The reaction of formaldehyde on phenols: 0.
Its tetramethyl-diamino derivative, which is formed by condensing formaldehyde with dimethyl-meta-aminophenol and subsequent elimination of water from the resulting diphenyl methane derivative, is the leuco base of pyronine, into which it passes by oxidation.
The original hypothesis of Baeyer suggested that the course of events is the following: the carbon dioxide is decomposed into carbon monoxide and oxygen, while water is simultaneously split up into hydrogen and oxygen; the hydrogen and the carbon monoxide unite to form formaldehyde and the oxygen is exhaled.
The formation of formaldehyde has till recently not been satisfactorily proved, though it has been obtained from certain leaves by distillation.
It was formerly thought that its action was due to the setting free of formaldehyde in the urine, but it is now known by the researches of P. Cammidge that this is not so.
The first chemical change suggested is an interaction between carbon dioxide and water, under the influence of light acting through chlorophyll, which leads to the simultaneous formation of formaldehyde and hydrogen peroxide.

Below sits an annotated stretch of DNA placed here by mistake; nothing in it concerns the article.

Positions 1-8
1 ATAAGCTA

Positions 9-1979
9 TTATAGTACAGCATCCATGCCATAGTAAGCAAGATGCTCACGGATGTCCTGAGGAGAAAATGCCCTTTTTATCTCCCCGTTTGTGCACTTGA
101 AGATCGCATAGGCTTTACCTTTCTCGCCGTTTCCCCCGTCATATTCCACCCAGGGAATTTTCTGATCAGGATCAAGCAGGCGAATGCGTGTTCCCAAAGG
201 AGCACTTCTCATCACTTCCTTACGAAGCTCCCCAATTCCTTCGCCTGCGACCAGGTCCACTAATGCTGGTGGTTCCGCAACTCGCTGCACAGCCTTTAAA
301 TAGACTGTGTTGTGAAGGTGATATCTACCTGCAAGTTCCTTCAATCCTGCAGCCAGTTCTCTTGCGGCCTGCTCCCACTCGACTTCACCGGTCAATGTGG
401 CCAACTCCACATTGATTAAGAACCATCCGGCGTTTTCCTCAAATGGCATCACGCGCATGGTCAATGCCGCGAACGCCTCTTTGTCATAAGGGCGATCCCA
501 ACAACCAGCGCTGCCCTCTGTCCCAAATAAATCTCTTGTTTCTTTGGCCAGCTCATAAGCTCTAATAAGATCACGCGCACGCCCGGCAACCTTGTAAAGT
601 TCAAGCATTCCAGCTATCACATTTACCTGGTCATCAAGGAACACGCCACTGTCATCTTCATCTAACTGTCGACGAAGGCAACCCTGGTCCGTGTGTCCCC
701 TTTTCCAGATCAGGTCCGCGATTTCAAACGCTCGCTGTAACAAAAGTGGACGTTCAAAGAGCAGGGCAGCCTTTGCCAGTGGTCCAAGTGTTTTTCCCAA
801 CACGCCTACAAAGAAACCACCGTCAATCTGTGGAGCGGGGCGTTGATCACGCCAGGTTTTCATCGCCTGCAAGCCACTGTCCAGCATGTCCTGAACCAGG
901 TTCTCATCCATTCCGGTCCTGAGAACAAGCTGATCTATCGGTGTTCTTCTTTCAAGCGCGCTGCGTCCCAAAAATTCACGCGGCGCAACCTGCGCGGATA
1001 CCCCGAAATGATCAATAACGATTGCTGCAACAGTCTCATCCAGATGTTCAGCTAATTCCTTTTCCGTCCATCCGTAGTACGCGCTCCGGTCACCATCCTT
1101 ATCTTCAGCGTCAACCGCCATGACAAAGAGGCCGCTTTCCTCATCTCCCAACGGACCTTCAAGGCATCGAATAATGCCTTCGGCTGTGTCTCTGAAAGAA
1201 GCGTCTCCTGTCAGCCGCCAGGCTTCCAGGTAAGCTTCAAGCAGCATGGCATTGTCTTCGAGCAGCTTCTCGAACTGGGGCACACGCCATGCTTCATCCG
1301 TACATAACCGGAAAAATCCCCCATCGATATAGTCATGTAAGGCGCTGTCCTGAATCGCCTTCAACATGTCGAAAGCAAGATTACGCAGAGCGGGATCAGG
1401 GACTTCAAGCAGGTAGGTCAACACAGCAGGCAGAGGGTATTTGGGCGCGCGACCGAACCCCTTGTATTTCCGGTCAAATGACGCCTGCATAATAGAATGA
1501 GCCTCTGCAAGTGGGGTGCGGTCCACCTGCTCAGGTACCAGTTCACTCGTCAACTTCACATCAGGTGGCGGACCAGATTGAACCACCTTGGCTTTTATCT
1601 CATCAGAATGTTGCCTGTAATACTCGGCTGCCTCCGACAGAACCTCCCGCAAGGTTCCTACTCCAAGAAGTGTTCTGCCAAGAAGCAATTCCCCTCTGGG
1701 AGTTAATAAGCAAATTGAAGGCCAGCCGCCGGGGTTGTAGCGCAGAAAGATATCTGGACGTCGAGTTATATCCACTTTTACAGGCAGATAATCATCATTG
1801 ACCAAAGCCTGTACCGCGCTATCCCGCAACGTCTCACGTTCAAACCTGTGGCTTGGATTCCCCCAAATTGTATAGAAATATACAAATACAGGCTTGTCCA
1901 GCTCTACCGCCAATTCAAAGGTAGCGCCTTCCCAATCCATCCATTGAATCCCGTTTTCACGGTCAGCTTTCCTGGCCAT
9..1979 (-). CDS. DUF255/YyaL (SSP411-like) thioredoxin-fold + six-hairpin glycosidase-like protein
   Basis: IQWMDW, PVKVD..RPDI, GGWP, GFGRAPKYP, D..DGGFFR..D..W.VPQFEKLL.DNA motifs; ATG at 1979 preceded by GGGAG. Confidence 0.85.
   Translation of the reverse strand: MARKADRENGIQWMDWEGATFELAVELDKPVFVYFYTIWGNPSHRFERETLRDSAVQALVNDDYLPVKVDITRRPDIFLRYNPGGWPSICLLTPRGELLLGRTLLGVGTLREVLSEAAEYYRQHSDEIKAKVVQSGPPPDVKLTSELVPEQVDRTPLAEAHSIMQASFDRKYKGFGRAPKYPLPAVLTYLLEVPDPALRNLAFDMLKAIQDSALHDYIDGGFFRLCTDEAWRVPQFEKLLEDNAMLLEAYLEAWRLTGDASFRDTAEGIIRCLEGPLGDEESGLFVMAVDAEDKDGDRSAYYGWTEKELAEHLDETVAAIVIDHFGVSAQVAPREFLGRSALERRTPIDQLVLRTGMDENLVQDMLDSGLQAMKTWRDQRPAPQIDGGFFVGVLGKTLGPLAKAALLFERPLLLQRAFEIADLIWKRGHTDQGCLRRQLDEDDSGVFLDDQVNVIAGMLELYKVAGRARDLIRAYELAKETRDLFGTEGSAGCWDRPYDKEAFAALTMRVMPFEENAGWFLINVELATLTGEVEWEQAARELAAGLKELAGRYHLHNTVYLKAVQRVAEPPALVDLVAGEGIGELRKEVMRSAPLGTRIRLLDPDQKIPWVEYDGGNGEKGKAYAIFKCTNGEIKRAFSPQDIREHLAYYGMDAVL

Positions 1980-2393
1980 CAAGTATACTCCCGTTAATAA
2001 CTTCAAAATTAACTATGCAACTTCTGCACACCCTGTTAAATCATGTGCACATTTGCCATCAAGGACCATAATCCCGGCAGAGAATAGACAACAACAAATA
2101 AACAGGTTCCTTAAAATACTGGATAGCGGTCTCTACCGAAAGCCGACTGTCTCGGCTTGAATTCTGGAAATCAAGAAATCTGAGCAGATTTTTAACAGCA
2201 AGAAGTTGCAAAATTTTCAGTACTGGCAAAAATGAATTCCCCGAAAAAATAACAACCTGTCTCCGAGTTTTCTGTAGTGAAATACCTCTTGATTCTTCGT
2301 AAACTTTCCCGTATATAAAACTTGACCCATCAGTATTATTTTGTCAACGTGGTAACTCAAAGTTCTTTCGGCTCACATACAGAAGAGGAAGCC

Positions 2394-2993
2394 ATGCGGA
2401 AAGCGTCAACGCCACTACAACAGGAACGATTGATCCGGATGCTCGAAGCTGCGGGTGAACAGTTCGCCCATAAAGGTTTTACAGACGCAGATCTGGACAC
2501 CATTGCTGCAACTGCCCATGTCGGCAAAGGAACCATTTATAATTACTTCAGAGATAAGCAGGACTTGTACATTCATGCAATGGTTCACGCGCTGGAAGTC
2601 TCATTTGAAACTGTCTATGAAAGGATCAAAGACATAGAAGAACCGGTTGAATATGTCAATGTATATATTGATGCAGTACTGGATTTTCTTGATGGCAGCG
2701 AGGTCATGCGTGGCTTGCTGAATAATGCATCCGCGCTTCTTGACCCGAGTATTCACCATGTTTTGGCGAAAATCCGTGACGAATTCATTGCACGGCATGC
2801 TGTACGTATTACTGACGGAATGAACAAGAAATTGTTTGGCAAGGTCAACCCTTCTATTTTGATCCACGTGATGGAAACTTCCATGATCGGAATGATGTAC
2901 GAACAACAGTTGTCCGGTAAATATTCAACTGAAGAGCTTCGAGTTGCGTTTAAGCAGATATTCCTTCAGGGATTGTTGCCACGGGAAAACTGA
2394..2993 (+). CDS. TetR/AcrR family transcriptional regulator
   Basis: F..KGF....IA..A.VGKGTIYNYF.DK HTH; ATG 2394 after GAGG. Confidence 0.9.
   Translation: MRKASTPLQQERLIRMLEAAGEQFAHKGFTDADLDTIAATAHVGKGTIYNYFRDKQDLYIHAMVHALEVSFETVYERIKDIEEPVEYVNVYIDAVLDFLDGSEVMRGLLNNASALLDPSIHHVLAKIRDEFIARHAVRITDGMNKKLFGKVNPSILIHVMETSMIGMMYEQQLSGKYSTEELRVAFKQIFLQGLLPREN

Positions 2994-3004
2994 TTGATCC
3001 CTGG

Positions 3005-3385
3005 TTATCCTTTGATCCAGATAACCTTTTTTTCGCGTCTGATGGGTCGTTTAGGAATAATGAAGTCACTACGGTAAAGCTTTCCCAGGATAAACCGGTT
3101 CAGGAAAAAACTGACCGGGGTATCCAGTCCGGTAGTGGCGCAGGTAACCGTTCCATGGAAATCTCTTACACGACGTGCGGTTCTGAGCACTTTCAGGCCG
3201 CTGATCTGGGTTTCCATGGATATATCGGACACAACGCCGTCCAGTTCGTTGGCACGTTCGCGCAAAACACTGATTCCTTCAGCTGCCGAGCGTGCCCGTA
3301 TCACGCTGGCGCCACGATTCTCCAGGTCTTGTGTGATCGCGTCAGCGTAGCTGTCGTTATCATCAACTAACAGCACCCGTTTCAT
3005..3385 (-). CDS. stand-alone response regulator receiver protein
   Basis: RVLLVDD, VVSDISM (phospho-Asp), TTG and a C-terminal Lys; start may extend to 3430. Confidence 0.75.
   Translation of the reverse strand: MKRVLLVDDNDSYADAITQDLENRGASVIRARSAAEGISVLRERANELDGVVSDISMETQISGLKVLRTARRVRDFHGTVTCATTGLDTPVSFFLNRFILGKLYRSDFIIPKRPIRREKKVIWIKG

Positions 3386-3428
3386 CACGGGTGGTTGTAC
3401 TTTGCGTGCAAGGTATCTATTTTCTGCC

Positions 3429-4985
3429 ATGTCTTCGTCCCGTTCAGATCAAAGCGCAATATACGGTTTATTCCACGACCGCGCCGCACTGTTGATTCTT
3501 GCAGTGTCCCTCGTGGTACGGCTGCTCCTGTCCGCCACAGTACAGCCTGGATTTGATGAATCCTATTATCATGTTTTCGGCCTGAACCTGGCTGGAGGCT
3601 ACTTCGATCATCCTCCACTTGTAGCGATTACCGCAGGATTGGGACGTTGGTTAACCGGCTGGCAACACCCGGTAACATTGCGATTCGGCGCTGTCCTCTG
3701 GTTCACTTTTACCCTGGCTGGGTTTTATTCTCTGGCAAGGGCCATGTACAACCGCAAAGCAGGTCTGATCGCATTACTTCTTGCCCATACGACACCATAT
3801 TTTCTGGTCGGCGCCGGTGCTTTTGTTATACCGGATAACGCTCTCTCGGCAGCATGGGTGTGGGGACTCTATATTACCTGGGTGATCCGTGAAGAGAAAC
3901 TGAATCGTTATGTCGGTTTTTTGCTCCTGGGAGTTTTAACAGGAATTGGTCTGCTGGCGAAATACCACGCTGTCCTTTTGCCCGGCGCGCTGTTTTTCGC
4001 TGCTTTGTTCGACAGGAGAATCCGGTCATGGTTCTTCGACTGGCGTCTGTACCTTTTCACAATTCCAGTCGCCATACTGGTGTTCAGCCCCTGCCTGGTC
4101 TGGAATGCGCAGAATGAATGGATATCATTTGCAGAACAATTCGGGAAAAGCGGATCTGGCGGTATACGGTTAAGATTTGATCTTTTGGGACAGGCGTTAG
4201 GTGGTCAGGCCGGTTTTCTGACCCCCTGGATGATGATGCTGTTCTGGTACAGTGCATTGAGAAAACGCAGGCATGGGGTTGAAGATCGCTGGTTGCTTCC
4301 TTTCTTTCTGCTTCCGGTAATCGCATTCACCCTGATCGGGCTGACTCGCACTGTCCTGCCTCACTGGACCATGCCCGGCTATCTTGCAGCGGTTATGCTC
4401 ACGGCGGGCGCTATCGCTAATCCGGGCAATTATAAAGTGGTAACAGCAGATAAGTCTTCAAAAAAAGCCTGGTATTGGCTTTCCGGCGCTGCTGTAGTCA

The chief aldehydes are shown in the following table: - For formaldehyde see Formalin.
The steps which lead from the appearance of formaldehyde to that of the first well-defined carbohydrate are again matters of speculation.
Knorr, Ann., 1886, 236, p. 69) or from aniline, acetone, formaldehyde and hydrochloric acid (C. Beyer, Jour.
Soc., 18 9 8, 73, p. 35 2) as a colourless liquid by the addition of hydroxylamine hydrochloride to an aqueous solution of formaldehyde in the presence of sodium carbonate; the resulting solution was extracted with ether and the oxime hydrochloride precipitated by gaseous hydrochloric acid, the precipitate being then dissolved in water, the solution exactly neutralized and distilled.